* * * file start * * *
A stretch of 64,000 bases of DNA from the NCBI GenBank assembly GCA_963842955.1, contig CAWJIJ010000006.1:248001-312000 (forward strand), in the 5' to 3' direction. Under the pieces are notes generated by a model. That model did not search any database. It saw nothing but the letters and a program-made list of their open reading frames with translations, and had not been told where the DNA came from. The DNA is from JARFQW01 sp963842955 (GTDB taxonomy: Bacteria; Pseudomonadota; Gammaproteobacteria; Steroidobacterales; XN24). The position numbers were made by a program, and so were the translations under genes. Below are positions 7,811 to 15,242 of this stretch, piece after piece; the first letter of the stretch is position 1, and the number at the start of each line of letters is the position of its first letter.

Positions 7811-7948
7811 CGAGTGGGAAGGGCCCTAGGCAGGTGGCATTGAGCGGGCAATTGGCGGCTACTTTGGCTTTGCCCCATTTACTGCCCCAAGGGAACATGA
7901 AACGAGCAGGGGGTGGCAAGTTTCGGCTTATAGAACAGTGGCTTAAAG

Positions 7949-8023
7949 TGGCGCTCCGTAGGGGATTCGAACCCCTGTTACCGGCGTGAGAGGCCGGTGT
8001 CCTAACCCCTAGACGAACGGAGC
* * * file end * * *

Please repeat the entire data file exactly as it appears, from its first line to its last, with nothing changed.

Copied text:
A stretch of 64,000 bases of DNA from the NCBI GenBank assembly GCA_963842955.1, contig CAWJIJ010000006.1:248001-312000 (forward strand), in the 5' to 3' direction. Under the pieces are notes generated by a model. That model did not search any database. It saw nothing but the letters and a program-made list of their open reading frames with translations, and had not been told where the DNA came from. The DNA is from JARFQW01 sp963842955 (GTDB taxonomy: Bacteria; Pseudomonadota; Gammaproteobacteria; Steroidobacterales; XN24). The position numbers were made by a program, and so were the translations under genes. Below are positions 7,811 to 15,242 of this stretch, piece after piece; the first letter of the stretch is position 1, and the number at the start of each line of letters is the position of its first letter.

Positions 7811-7948
7811 CGAGTGGGAAGGGCCCTAGGCAGGTGGCATTGAGCGGGCAATTGGCGGCTACTTTGGCTTTGCCCCATTTACTGCCCCAAGGGAACATGA
7901 AACGAGCAGGGGGTGGCAAGTTTCGGCTTATAGAACAGTGGCTTAAAG

Positions 7949-8023
7949 TGGCGCTCCGTAGGGGATTCGAACCCCTGTTACCGGCGTGAGAGGCCGGTGT
8001 CCTAACCCCTAGACGAACGGAGC